More than 200 Vietnamese and Cambodian immigrants across the Bay Area and nationwide were detained by U.S. Immigration and Customs Enforcement in October in never-before-seen roundups that have left communities shocked and in fear, according to local and national immigration activists.

Many of those detained have been transferred to detention centers in southern states as they await deportation. Others have already been sent back to their home countries, they said.

Activists and attorneys attribute the sudden surge in ICE activity to a White House administration set on doubling down on deportations across the U.S., particularly against immigrants whose home countries — in this case Cambodia and Vietnam — haven’t historically cooperated with U.S. removal orders. ICE officials are largely targeting Asian immigrants with previous criminal convictions who were subsequently issued removal orders — people who have established longtime roots in the U.S. and up until now had flown under the government’s radar year after year, organizers said.

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“I think it shook the community in that we haven’t been attacked this aggressively at all,” said Nate Tan, a member of the Asian Prisoner Support Committee in Oakland. “This is the first time.”

In a prepared statement, ICE spokesman James Schwab said, “International law obligates each country to accept the return of its nationals ordered removed from the United States. The United States itself routinely cooperates with foreign governments in documenting and accepting its citizens when asked, as do the majority of countries in the world.”

Schwab declined to provide further comment and did not answer questions about the purported deportations, nor requests for data on the number of Vietnamese and Cambodian immigrants deported from the U.S. so far this year.

Vietnamese and U.S. officials in 2008 signed a repatriation memorandum that in part said Vietnamese immigrants who arrived to America before 1995 would not be subject to deportation. Activists, however, said some of the individuals detained in October arrived before 1995, leaving them to wonder whether some of these deportations are legal.

Jenny Zhao, a staff attorney for Asian Americans Advancing Justice — Asian Law Caucaus, said many of the immigrants who were detained were lawful permanent residents with valid visas but were subject to deportation because of past criminal convictions. ICE was previously forced to release them because their home countries didn’t honor U.S. removal orders, she said.

“The Trump Administration has been extremely aggressive toward countries that don’t take people back,” said Zhao, citing the visa sanctions. “We’ve been seeing a culmination in raids against these people.”

Staff with Asian Americans Advancing Justice in San Francisco and Los Angeles and Sidley Austin LLP last month filed a national class action lawsuit challenging the detention of Cambodian immigrants by ICE, saying they are unlawful.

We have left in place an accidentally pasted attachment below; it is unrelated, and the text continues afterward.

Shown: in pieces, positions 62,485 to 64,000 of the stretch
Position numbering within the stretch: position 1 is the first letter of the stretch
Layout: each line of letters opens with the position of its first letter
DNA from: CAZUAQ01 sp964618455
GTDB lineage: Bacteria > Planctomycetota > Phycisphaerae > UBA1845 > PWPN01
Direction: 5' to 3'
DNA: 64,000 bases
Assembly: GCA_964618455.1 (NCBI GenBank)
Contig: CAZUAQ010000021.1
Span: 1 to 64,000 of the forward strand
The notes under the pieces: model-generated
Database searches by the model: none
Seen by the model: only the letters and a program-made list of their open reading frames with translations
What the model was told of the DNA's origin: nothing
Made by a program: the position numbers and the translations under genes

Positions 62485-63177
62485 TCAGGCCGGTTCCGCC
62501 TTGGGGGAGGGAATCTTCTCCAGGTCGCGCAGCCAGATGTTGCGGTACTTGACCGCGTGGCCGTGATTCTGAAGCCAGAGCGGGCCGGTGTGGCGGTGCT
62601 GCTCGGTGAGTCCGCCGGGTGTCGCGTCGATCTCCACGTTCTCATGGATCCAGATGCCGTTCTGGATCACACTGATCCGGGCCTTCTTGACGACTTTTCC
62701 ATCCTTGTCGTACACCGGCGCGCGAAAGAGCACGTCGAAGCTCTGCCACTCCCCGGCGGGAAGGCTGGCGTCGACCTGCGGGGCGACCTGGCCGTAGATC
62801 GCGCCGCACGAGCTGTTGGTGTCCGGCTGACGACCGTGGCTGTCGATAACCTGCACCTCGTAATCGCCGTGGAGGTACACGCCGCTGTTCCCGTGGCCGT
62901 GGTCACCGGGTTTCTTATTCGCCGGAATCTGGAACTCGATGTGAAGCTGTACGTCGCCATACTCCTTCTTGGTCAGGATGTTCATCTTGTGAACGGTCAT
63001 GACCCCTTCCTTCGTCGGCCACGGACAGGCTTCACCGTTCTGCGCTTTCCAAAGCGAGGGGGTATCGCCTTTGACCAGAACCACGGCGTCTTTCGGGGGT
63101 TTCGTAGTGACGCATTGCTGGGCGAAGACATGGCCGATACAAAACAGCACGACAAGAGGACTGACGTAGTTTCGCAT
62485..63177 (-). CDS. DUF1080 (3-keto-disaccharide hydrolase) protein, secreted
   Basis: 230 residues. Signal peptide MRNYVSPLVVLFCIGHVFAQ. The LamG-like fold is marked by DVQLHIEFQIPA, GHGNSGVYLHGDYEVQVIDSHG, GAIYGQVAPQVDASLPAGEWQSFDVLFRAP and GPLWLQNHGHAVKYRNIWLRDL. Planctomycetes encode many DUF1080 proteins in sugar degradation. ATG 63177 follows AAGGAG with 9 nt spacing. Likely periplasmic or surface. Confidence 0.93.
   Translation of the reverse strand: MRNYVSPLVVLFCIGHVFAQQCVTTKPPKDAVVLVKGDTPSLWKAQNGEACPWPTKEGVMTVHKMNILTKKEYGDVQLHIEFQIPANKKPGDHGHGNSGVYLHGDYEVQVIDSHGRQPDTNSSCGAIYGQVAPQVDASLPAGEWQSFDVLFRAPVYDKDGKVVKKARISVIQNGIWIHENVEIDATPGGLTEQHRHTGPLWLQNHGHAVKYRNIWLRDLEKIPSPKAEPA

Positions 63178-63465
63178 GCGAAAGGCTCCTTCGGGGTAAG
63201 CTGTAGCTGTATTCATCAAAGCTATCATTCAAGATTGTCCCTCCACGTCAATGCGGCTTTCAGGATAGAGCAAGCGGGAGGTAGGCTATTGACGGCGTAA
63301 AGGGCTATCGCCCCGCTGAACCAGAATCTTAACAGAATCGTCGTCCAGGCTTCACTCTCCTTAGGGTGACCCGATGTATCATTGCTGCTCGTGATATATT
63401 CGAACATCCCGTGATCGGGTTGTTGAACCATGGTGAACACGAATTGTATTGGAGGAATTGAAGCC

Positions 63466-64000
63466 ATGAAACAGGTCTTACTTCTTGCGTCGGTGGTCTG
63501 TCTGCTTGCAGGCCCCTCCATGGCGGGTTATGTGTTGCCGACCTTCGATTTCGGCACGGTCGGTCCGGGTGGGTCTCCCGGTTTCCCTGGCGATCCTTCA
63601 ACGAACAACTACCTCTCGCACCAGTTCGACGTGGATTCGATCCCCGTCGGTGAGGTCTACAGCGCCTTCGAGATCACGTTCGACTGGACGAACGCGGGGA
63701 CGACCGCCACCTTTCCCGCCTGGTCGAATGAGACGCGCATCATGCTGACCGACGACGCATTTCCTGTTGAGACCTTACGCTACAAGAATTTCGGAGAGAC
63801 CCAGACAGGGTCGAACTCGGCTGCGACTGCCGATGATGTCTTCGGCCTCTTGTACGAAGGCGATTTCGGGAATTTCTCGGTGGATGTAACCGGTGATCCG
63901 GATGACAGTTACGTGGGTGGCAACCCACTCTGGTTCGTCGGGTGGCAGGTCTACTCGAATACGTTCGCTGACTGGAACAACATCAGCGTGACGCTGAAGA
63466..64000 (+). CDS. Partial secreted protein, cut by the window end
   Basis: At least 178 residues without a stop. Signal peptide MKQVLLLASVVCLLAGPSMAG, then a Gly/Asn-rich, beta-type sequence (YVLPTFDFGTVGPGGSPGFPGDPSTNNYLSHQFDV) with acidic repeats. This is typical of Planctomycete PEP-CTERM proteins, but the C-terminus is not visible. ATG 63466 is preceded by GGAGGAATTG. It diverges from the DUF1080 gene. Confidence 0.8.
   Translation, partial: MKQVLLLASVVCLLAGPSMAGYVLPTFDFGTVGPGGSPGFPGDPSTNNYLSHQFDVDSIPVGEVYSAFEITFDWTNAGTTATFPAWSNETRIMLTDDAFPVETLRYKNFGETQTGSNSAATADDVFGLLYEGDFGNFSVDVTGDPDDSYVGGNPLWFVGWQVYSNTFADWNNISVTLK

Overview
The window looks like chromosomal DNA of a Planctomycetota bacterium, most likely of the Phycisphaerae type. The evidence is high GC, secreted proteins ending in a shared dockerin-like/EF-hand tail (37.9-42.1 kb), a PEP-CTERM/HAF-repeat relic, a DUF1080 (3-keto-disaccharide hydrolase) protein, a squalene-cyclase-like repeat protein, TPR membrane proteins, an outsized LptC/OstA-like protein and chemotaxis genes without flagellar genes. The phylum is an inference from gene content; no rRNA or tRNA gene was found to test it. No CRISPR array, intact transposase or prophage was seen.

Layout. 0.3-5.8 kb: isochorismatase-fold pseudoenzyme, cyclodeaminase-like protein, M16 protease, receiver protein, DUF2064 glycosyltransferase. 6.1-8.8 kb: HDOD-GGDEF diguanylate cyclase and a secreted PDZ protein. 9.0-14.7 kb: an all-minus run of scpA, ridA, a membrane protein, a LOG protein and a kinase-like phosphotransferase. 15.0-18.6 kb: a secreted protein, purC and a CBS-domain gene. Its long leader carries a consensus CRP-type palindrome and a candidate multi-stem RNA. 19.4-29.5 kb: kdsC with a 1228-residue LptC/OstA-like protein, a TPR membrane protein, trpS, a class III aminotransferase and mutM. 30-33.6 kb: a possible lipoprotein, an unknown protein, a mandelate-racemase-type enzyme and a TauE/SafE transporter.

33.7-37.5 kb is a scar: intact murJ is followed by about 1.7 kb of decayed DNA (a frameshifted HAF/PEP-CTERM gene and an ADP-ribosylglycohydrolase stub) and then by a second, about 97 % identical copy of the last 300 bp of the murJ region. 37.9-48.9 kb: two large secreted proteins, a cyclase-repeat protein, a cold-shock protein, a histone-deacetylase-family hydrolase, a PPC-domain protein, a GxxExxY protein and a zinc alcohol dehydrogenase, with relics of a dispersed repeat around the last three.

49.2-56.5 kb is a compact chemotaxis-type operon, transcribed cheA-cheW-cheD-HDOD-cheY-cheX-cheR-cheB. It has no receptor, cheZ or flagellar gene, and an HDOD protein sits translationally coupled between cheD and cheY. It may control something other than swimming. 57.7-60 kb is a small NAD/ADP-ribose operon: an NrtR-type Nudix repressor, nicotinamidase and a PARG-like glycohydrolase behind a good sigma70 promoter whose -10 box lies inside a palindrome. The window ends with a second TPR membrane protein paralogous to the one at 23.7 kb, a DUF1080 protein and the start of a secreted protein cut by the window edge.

Leaders from advocacy group VietUnity said the organization gets daily calls from Vietnamese community members whose relatives were recently deported.

“I think there’s this really common notion in the Vietnamese community that after the Vietnam War we all made it; we’re all U.S. citizens, we’re here and the government is going to support us,” said VietUnity activist Giao Tran. “We really need to dispel this myth that we’re here and we made it and the administration has our best interest in mind. We need to stand up for each other when our safety and daily life is at threat of being disrupted.”

Cambodia in 2002 signed a repatriation agreement with the United States which allowed for a certain number of Cambodian immigrants to be deported each year. But only this year have deportations amongst Cambodians spiked at these levels, according to activists. They said an estimated 500 Cambodians have been detained nationwide since the memo was signed, compared to 100 in October alone, making these the largest raids ever to target the Cambodian community. The Department of Homeland Security in September issued visa sanctions on Cambodia, Eritrea, Sierra Leone and Guinea, immediately halting all issuance of temporary visas.

ICE agents came looking for Cathee Khamvongsa’s husband, Mony Neth, in Modesto on Oct. 19 while the 42-year-old Cambodian man was at work.

“I had no idea why they would ask for him but I told them to come back later,” said Khamvongsa. The agents returned at 5:30 a.m. the next day and arrested Neth as he left for work, she said. He was later transferred to a detention facility in Louisiana where he awaits deportation.

“The first day they took him, I couldn’t stop crying,” said Khamvongsa, a Laotian immigrant. “It’s been hard since he’s been gone. He’s the one that’s kept the family together. He pushes us to do things.”

Neth came to the U.S. at age 10 with his parents and three sisters, according to his wife. Fleeing the Khmer Rouge communist regime, the family settled in Modesto, where Neth got into trouble as a teen, she said.

Khamvongsa said Neth was convicted of possessing stolen guns at age 19 or 20. That led to a removal order in 2002 — the year Cambodian officials signed a repatriation agreement with the U.S. But Neth had turned his life around as an adult, she said. The couple, who have a 16-year-old daughter, have been active in their church and volunteered in their community.

“I don’t think it’s fair because I feel like everyone deserves a second chance,” said Khamvongsa. “When they detain people, they don’t look at each case as a personal case. They just characterize them as people who break the law and deserve to be deported. I feel like he deserves to be with his family.”


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